2. To be honest John, I am also glad there is no food or drink. I could handle the drink maybe but I don’t want to smell all sorts of foods which I may or maynot like, and can’t escape from the smells. (I quit seeing movies at the Metreon for the same reason. I can handle the smell of popcorn but the nacho’s and some of the other food got to me.) I also don’t want to watch people eat. Third, I think that place is full of germs and to grab on to the handles and then stuff food in your mouth it totally gross.

    Maybe if there was plenty of room in bart so everyone could spread out it would be different. But as it is when I get on at the Lake Merrit Station, it is standing room only. I also once sat in a seat which was totally soaked from someone spilling their drink and had to get off at the next stop and go home and change looking like I peed my pants…

    I am okay with Bart for the most part, the only thing I hate seeing is people puting on their makeup. It is not quite as bad as seeing them put it on when they are driving but just about. When I see that I think that they really don’t have any respect for themselves or the people around them…do it at home in the bathroom like the rest of your bathroom things.

    I also feel for you as I took a temp contracting job at Genentech in South San Francsico and after driving, taking bart then a shuttle….I was happy when it ended as I had 2 more hours of the day to enjoy. Next, they offered me a another job in San Bruno and I turned it down because of the commute.

  3. It is funny, but I don’t remember even noticing the smell of the food in other places I’ve been where they allow, and in some cases even sell, food on the train. In all the places outside the US where I’ve lived, or visted and used trains, food was allowed, and I don’t recall the smell ever being that noticeable even. Perhaps it is down to better ventilation; perhaps it was just a difference in culture that resulted in people choosing less aromatic snack foods (mostly sandwiches, pastries, chips, chocolate etc). I can see how some foods might be unpleasant for those sitting nearby though (durian fruit was the first thing that came to mind for some reason).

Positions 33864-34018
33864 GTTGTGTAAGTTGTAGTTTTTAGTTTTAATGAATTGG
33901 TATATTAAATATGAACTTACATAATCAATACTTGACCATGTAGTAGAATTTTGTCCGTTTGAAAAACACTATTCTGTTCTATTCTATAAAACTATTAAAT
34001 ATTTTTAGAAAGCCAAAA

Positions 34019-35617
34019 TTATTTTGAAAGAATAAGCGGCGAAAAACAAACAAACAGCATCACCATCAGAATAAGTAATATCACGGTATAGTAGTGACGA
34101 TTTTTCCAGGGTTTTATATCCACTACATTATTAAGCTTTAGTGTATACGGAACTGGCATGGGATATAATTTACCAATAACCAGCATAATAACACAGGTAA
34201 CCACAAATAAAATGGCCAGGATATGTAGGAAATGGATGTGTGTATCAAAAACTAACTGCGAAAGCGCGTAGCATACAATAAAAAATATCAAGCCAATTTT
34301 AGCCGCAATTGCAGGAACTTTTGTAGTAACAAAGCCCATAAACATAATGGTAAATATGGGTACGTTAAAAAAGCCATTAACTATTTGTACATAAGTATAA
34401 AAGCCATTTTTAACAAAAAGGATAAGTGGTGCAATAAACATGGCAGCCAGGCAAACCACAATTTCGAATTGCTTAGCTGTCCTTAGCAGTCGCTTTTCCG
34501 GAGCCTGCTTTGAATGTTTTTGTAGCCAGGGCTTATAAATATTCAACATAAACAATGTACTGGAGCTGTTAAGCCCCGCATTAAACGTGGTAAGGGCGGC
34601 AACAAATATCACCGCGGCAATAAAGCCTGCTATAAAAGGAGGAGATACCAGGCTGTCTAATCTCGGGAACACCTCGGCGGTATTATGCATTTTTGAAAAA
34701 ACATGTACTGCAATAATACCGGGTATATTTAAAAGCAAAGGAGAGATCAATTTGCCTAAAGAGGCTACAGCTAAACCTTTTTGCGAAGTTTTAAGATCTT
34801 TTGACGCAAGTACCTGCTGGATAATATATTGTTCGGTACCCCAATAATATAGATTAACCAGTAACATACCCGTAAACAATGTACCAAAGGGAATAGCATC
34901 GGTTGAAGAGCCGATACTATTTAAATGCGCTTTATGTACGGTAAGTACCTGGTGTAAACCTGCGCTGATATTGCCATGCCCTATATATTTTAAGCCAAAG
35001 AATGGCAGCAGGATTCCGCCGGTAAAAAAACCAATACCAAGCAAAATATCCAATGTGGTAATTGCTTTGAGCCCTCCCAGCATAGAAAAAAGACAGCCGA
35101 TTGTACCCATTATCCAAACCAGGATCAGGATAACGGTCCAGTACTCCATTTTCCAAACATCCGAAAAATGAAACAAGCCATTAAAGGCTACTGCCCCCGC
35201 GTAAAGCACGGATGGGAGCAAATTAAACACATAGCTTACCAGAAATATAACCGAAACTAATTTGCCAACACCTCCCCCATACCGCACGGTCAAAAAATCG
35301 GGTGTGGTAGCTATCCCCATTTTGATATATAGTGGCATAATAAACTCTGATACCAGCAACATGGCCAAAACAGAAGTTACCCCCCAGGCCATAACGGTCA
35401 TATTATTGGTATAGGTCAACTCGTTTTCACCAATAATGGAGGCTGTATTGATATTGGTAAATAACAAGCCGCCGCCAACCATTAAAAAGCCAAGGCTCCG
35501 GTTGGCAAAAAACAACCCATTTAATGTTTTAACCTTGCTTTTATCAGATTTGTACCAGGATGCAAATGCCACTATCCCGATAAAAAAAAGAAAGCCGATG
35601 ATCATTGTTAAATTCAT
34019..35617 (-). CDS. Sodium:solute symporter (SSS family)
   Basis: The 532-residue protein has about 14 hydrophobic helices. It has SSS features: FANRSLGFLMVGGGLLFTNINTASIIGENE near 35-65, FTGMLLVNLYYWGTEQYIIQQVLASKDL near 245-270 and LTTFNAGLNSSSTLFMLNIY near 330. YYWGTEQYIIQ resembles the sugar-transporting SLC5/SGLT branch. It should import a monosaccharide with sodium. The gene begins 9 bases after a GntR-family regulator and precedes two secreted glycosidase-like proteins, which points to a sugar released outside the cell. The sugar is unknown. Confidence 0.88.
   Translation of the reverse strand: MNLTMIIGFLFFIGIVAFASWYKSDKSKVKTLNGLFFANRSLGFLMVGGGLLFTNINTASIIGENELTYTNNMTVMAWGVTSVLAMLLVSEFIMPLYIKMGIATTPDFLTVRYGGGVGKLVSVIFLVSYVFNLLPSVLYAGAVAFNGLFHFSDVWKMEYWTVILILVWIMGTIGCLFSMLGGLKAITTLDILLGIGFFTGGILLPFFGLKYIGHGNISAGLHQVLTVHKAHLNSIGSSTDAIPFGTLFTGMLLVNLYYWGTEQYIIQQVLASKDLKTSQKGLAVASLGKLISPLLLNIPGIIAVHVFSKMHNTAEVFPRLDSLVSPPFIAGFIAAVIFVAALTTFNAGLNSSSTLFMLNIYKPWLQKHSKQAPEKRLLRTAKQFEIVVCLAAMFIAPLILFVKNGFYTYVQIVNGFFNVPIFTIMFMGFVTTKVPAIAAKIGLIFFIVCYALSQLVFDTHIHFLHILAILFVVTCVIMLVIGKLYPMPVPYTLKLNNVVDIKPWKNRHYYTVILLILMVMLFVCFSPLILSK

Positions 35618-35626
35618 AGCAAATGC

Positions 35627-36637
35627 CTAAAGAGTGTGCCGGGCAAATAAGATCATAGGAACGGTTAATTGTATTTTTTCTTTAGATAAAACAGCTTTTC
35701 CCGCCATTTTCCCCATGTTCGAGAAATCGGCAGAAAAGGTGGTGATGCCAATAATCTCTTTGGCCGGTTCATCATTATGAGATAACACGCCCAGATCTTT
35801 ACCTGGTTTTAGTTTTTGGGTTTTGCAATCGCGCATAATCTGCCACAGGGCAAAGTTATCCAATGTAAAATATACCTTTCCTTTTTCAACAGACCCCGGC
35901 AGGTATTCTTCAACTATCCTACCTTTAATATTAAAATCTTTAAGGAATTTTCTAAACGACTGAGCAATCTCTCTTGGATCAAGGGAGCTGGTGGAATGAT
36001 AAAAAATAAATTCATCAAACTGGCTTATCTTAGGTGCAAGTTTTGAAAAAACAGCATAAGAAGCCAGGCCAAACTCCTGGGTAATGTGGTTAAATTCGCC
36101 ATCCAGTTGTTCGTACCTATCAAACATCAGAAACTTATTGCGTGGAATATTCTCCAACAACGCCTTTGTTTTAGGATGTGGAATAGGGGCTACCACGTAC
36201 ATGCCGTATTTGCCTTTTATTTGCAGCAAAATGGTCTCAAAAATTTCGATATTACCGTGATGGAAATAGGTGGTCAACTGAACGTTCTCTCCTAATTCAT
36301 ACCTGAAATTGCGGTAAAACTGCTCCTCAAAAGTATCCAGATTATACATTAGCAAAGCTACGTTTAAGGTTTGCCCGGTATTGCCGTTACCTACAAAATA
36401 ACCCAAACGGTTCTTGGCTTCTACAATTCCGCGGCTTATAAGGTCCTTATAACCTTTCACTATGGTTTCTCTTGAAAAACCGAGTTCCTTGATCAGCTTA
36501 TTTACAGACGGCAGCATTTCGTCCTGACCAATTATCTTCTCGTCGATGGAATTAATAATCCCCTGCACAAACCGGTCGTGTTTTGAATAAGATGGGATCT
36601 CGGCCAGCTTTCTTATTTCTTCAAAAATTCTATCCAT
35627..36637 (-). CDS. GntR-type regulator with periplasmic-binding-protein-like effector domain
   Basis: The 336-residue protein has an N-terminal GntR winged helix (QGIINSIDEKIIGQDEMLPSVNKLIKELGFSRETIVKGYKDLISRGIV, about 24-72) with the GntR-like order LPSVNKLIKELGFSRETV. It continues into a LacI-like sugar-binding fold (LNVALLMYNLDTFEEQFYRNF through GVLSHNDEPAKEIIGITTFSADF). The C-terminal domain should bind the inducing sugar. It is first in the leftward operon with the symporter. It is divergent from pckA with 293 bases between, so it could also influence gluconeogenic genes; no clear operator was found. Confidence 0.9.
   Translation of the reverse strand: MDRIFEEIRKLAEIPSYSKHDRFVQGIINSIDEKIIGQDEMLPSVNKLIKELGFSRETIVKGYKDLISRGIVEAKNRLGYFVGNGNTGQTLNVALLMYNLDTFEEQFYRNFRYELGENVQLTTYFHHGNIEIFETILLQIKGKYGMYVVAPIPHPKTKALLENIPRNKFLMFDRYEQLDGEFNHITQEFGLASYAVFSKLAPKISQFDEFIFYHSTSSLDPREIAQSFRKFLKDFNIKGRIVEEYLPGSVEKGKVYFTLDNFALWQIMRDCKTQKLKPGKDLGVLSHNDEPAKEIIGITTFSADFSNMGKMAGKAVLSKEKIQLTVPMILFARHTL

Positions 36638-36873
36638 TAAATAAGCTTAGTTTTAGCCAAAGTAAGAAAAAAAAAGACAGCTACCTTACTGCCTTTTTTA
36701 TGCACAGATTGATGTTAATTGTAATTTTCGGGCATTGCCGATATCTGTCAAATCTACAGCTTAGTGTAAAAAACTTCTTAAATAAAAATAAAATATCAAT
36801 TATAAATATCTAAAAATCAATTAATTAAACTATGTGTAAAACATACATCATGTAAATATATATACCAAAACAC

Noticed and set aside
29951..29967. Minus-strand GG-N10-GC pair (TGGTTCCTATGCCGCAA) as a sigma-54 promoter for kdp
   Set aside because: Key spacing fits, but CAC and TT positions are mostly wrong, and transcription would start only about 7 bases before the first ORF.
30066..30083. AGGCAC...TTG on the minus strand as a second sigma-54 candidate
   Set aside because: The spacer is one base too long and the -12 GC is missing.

As for spilling drinks, well it can always happen, especially on a moving vehicle, but a lot of that is down to people being careful. It does also help if the colour of the seat covers makes it obvious when they are wet. The ferry I take, where they serve drinks, moves much more than BART and yet they don’t seem to have problems with spilt drinks.

    The fact that so many of the equivalent train systems in other places have in-station vendors, and that they have even linked their electronic payment system to those vendors, must mean that they are worthwhile for the service operator. Currently, BART struggles with its limited budget, and the only things they can do are increase the fares and charge for parking ($5/day at West Oakland now, assuming you can even get a space in the pathetically undersized parking lot). Having even the rent coming in from vendors in the stations might actually leave them with some money for improvements, without commuters having to pay more for tickets & parking (the ones who would buy the coffee in the station probably buy it already when they get off the train).

  4. Pingback: blueDonkey.org » Blog Archive » Food, Drink and Inconsiderate Behaviour